It is a with a little sadness I’m writing this review of the book “Autumn Republic”. Oh no, not that, the story was fine. I enjoyed it. No, the series is over, and I have been enjoying getting the email from my local library saying, “Your book in in”. I don’t know about you, getting a positive email is rather nice with everyone else telling me about what I won and how I need a spouse. Let’s get to it shall we?
Spoilers, Spoilers, Spoilers. If you have read my other reviews, you know I can’t seem to help myself, so I will stop here to say; “Go read this book”, make sure you read the other two first. You are doing yourself and the author a serious disservice if you don’t read the other two books in the Powder Mage Trilogy. In case you need the names of the books, they are; “Promise of Blood
” and “The Crimson Campaign
”. Links to the reviews can be found by clicking on the titles.
The author, Brian McClellan wraps up almost all the loose ends in this final installment of the trilogy. The characters are back in the same country, the questions raised about “Will Adamat get his son back? Ka-Poel who is kidnapped at the end of “The Crimson Campaign” will she be rescued? Will Tamas be able to get back with his army to save his country?” These questions are wrapped up.
It is how the questions get wrapped up is what I take a little exception with? That might be too strong of a word, how about, I didn’t like it. That sounds better. The mythos is there are gods, nine, each look over a country. In the last book it reveals they aren’t gods, they are mages more powerful than any of the others. That they aren’t related at all they are “Brothers in Sorcery.”
One of the sticking points for me was something Adom, one of the non-gods reveal. He mentions he has died before and had to wait to be reborn into a baby. We also find out one of these sorcerers/gods can take over a human body. My first question is then; “If Adom came back in the body of a baby, did he push the baby’s soul out, so he could be reborn?” That got creepy for me. Next, we have one of the other sorcerer/gods has been killing the other sorcerer/gods. Why can’t they be reborn into an infant? Or like Adom did, find a soulless body to inhabit?
My other question on this is; “If the sorcerer/gods have died, shouldn’t the country they have been watching over have some sort of ill effects? This didn’t just happen, it has been going on for some time now.”
Moving on. Adamat finally gets back to his family, his son turned into a Black Warden. What the bad guys used to fight against the Powder Mages. We also find out that once someone is turned into a Black Warden, they can’t be turned back into a human. I do want to point out, Ka-Poel can tether a sorcerer/god, really? So, Black Warden’s can’t be switched back, but it is possible to more or less hamstring a sorcerer/god? Yeah.
Tamas saves his country, regrettably, but long foreshadowed from the first book, he dies. In his last breath he tells Taniel that he loves him, that his mother Erika loves him too, which leaves us to believe that he is reunited with his dead wife in heaven. Nice.
Nila is coming along as a Privileged. How the author handles magic and a Privileged must wear gloves to use/do magic. All except Nila. Now is this foreshadowing that she is going to be something different? I’m thinking so, yes. She can perform magic that is powerful enough to burn 100s of enemy soldiers on the field. Pretty different, scary, with a bit of awe too. It was nice to see that it effected and affected her both. She did not suddenly understand how to use her powers, she was disgusted by what she had done, and couldn’t do everything. It is admittedly nice to see someone not become a superhero or super-villain overnight.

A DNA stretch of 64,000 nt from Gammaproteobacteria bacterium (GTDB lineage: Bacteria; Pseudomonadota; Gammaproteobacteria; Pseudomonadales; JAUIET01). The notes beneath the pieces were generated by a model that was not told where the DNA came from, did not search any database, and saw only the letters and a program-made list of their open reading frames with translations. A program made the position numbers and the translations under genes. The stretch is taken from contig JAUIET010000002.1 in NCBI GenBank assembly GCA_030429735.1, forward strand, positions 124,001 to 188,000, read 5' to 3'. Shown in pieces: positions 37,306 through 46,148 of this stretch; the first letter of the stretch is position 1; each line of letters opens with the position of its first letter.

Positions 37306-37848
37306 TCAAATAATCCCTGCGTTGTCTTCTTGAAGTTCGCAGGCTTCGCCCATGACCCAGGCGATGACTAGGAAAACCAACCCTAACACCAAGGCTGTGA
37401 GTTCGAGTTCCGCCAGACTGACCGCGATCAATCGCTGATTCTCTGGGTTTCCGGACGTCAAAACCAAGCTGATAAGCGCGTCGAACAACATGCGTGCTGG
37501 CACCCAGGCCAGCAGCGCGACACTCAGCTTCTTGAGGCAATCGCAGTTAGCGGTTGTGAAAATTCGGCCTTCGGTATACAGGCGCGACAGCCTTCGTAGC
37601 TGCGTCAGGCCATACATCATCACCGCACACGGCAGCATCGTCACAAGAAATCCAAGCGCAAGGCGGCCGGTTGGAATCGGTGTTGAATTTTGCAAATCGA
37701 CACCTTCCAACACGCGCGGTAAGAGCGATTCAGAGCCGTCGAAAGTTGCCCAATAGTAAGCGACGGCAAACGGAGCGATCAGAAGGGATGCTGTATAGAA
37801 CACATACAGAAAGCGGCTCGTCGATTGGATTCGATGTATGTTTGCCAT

My largest disappointment, as in the previous book, was the amount of air time that Taniel and Ka-Poel have in the story. I still find them to be the two most compelling characters, their relationship, her powers, his ability to shoot people almost a mile away it seems and his addiction to gunpowder. I mentioned that Ka-Poel had tethered a sorcerer/god. She does it with her blood and wax. Awesome right?
Taniel in the last book asked her to marry him, her facial expression, she is mute by the way, was a big foreshadowing. It was something he said in an off handed way. This book? Nothing. There is a scene where after chasing after Ka-Poel, to rescue her from kidnappers, Taniel breaks down and hugs her. Is she happy with the hug? Nope, wiggles away and looks annoyed that Taniel is hugging her. What the heck? I found this subplot to be interesting but unresolved.
The secondary characters resolve most of their issues. Ricard elected as First Minister, defeating a sorcerer/god. Eye blink. I mean I like the idea the good guy wins, the kind of good guy, anyway. The sorcerer/god could not influence the election, so he would win? All the gods except for Adom, the ladle wielding chef/sorcerer/god murdered by Adom’s brother. I am sorry, I am looking all over the internet for the names of the gods and I can’t find them. If someone does? Please let me know and I will update this post with their names as well as give credit to who is a better searcher than I am.
Vlora, doesn’t find love, but does find acceptance. She and Taniel make peace, promoted to general and given command of the army. She is also one of the heirs to Tamas’ estate, along with Borbador, the last of the original Privileged under the old king, as well as Taniel’s best friend. Borbador and Nila are set with the task of setting up the mages to protect and support the throne.
So, all in all? I liked the series and this book. During my research I found out that there a new book of short stories, including one that tells how Taniel and Ka-Poel met. Guess who requested it from the library? “Sins of Empire”. Alright go read.